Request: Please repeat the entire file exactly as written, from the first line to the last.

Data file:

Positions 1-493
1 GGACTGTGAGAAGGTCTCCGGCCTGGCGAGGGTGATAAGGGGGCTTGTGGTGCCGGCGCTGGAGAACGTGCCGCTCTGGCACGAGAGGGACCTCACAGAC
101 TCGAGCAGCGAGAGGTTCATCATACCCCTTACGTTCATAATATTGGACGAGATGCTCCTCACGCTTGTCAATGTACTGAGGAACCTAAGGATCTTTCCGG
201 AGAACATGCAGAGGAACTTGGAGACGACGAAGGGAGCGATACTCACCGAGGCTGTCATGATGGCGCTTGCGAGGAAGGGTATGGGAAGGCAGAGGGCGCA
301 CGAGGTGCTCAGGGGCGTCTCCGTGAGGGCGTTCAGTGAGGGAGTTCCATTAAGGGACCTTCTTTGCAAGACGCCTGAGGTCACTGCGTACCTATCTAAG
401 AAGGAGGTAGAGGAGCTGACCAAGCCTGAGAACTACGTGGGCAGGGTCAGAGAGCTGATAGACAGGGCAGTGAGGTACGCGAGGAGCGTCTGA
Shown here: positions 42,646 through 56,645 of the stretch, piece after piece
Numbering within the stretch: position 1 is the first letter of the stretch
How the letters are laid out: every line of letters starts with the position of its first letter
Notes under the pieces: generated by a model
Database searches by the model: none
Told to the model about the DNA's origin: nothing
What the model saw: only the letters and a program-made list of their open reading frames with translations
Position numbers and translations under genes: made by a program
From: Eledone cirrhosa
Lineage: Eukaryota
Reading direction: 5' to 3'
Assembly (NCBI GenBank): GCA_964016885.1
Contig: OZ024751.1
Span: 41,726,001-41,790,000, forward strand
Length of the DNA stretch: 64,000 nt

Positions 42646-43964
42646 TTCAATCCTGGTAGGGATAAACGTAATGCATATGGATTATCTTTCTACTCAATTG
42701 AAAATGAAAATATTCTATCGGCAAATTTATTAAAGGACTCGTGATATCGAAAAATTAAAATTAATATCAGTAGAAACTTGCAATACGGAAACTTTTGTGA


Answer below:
Positions 1-493
1 GGACTGTGAGAAGGTCTCCGGCCTGGCGAGGGTGATAAGGGGGCTTGTGGTGCCGGCGCTGGAGAACGTGCCGCTCTGGCACGAGAGGGACCTCACAGAC
101 TCGAGCAGCGAGAGGTTCATCATACCCCTTACGTTCATAATATTGGACGAGATGCTCCTCACGCTTGTCAATGTACTGAGGAACCTAAGGATCTTTCCGG
201 AGAACATGCAGAGGAACTTGGAGACGACGAAGGGAGCGATACTCACCGAGGCTGTCATGATGGCGCTTGCGAGGAAGGGTATGGGAAGGCAGAGGGCGCA
301 CGAGGTGCTCAGGGGCGTCTCCGTGAGGGCGTTCAGTGAGGGAGTTCCATTAAGGGACCTTCTTTGCAAGACGCCTGAGGTCACTGCGTACCTATCTAAG
401 AAGGAGGTAGAGGAGCTGACCAAGCCTGAGAACTACGTGGGCAGGGTCAGAGAGCTGATAGACAGGGCAGTGAGGTACGCGAGGAGCGTCTGA
Shown here: positions 42,646 through 56,645 of the stretch, piece after piece
Numbering within the stretch: position 1 is the first letter of the stretch
How the letters are laid out: every line of letters starts with the position of its first letter
Notes under the pieces: generated by a model
Database searches by the model: none
Told to the model about the DNA's origin: nothing
What the model saw: only the letters and a program-made list of their open reading frames with translations
Position numbers and translations under genes: made by a program
From: Eledone cirrhosa
Lineage: Eukaryota
Reading direction: 5' to 3'
Assembly (NCBI GenBank): GCA_964016885.1
Contig: OZ024751.1
Span: 41,726,001-41,790,000, forward strand
Length of the DNA stretch: 64,000 nt

Positions 42646-43964
42646 TTCAATCCTGGTAGGGATAAACGTAATGCATATGGATTATCTTTCTACTCAATTG
42701 AAAATGAAAATATTCTATCGGCAAATTTATTAAAGGACTCGTGATATCGAAAAATTAAAATTAATATCAGTAGAAACTTGCAATACGGAAACTTTTGTGA